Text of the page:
In These United States

This last weekend was the 4th of July. This is a day normally spent with family and friends and maybe large crowds watching spectacular firework shows. But this Independence Day, like everything else this year was different. Or maybe it wasn’t. It really depends on how you are approaching this whole global pandemic thing. For us, it was different. Not just because we are trying to socially distance ourselves and keep our family safe in a state and area where cases are surging, but also because it’s hard this year, at least for me, to want to celebrate our great country.

Now, here is where I need to stop for a minute, and just say, I am sure there are going to be people who are going to be offended by this post, and I’m sorry. This blog is becoming more and more of a personal outlet for me, and the problem with something like that is that I might feel differently about something than you do. This doesn’t mean I am trying to convince you of anything, I am just sharing y thoughts. Feel free to comment whatever you want, in support of or against my post, I am fine with it either way.

So back to the topic. I really truly believe that this country is great. Some have called it a great experiment. The documents upon which our nation our founded, I truly believe they were inspired of God. These include the Declaration of Independence and the Constitution. When these documents were created, there was nothing like them in the world. And the country our forefathers founded was unlike any other in the world. I really believe that. At the center of our nation are the ideals of Life, Liberty, and the pursuit of happiness. Life and liberty seem to be the two most centric themes to everything we believe our country stands for. 

As a result of this new infant nation, founded with these ideals in mind, many other nations would come forward with similar documents and similar ideals. Now the world is filled with numerous nation states that believe in life and liberty, following our lead. It’s awesome. We have been this beacon of hope and freedom and liberty for nearly 250 years.But how are we doing in our own country? That’s a loaded question, and I don’t have all the answers, so I’m not pretending to. But I think I would look around and say we have some problems. Some issues. Some areas where we could improve. That’s said with all the patriotic love in my heart. And I have a lot.

That’s part of the problem, though, as I see it. Somehow, if I say something critical about the United States, or if I write about something we could do better, then I hate this country. I am ungrateful for my freedoms here, and maybe I should move somewhere else. Which blows me away. As a parent, I love my kids, but it doesn’t mean that I turn a blind eye to any areas where I can help them to grow and improve. In fact, I want my kids to hit their potential, so sometimes I have to have tough conversations about issues they are having, and then we work together to figure them out and help them improve. 

That’s love. What we seem to be talking about with love of country is more like infatuation or having a crush. We are supposed to put our country on this pedestal and blindly love it. That doesn’t work. That’s not love. I love this country. I truly believe that this country has the foundation to be the greatest country in the world. But we aren’t there yet. And when I look around at social media and news sites, and especially in an election year, it is hard not to feel like we are far from it. But, we can get there.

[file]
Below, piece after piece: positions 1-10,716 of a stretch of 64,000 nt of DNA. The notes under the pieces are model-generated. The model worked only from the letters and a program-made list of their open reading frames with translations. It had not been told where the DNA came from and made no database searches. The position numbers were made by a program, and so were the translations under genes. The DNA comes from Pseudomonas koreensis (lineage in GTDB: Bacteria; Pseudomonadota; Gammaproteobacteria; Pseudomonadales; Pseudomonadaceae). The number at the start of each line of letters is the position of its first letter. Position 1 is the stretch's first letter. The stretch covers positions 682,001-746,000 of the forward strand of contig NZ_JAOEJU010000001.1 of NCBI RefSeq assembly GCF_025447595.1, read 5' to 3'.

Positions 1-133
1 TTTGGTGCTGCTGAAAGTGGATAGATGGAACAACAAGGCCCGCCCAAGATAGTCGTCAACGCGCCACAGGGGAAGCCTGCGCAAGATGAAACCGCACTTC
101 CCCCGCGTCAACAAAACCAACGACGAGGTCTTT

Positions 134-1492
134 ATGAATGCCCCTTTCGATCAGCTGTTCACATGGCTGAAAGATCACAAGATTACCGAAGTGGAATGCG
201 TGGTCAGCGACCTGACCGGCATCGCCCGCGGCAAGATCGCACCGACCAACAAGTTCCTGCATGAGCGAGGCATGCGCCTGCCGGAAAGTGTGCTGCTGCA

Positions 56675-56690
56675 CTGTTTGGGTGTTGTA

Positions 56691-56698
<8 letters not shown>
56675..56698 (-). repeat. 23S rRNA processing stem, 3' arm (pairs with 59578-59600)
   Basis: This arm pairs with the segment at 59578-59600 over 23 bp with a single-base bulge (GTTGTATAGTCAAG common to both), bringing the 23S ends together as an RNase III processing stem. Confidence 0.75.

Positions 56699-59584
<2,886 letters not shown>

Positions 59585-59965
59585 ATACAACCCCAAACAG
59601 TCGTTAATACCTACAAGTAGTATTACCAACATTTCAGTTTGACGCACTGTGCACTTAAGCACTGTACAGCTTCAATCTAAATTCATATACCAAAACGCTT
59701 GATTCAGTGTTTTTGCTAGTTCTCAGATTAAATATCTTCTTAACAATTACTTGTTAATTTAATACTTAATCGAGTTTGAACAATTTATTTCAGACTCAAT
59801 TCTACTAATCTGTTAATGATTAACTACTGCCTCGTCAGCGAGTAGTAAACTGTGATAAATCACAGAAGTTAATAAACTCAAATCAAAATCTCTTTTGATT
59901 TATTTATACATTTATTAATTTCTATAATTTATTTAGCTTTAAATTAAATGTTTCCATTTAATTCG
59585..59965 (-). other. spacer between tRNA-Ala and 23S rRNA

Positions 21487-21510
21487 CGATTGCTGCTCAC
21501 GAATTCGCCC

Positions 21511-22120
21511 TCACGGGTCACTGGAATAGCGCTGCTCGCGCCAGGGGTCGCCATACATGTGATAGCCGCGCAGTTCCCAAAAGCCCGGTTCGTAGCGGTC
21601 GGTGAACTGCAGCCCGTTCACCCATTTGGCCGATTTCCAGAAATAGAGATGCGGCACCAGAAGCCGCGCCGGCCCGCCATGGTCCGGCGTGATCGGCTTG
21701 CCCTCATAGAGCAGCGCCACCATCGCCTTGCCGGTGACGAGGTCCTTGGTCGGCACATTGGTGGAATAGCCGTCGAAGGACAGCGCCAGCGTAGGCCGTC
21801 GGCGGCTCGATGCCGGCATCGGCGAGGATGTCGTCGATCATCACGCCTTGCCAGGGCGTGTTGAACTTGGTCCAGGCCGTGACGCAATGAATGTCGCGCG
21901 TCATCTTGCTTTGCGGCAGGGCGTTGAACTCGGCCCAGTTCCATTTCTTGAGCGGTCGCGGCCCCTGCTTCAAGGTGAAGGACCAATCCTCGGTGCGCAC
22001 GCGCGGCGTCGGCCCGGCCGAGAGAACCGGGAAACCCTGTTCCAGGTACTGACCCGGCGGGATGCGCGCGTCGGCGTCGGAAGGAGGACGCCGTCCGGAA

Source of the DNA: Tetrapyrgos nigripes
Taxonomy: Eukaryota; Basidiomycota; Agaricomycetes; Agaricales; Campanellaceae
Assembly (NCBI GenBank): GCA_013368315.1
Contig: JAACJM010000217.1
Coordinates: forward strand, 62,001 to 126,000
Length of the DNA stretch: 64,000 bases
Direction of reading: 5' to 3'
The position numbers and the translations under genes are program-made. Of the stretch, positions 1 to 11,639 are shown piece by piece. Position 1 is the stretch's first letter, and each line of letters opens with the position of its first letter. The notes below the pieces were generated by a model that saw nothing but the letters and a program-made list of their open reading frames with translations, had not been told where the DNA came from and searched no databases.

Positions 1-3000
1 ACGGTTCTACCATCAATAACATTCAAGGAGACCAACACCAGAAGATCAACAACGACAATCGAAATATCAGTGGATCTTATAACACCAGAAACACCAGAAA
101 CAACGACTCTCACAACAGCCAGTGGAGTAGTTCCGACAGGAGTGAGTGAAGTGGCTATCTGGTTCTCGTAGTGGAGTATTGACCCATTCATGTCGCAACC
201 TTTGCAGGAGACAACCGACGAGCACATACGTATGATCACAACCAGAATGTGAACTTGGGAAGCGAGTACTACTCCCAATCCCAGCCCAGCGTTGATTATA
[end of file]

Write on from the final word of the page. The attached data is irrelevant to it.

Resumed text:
We need to have real and frank conversations about race, about poverty, about health and well being, about violence, crime, drugs, etc. And we need to break ourselves from the plague of bipartisanship. Having competing parties, I think, is fine, but we are more loyal to our political party affiliation more than anything else. This has been apparent in the last few elections we have had. We stop judging candidates on their moral character, and instead simply vote for the one who has the right letter after their name.

The whole point of this post, believe it or not, wasn’t to complain. I am an optimist. I think that right now, it is easy to look around and see how everything feels like it’s all falling apart, but if we take a moment to listen to those we disagree with, if we take a step back and understand that most people want things to get better for everyone, if we can understand that and talk to each other instead of at each other- that would be amazing. America would be great again. America would shine even brighter in the darkness. And I think we can get there. I know we can.

More listening, more studying, more understanding, and more learning. Less shouting, less assuming, less apathy, and less ignorance. This is the only country in the world where to be “American” is not determined by where your family came from or the color of your skin or your religion or anything else. And it is only through embracing this diversity that America truly reaches its potential. Then- then we are unstoppable. Then we conquer the evils that are holding us back. But we can only do it together. Until that day comes, until we rely so much on the divisiveness that is so prevalent, we won’t get there. But I think we can. I hope we can, and I am trying to do what I can to get there. 

So, happy belated Independence Day. I hope you were able to celebrate responsibly and safely wand remember with gratitude those who have gone before, and consider what you can do, what we all can do to move us forward in greatness.

Jake Dietz
Jake Dietz is a humble bank employee by day, and super dad to 5 little monsters by night. He enjoys all things geeky. That's why he started this blog. He considers himself a member of many fandoms, and dreams of the day when all geeks, everywhere, can find a way to live together in harmony.

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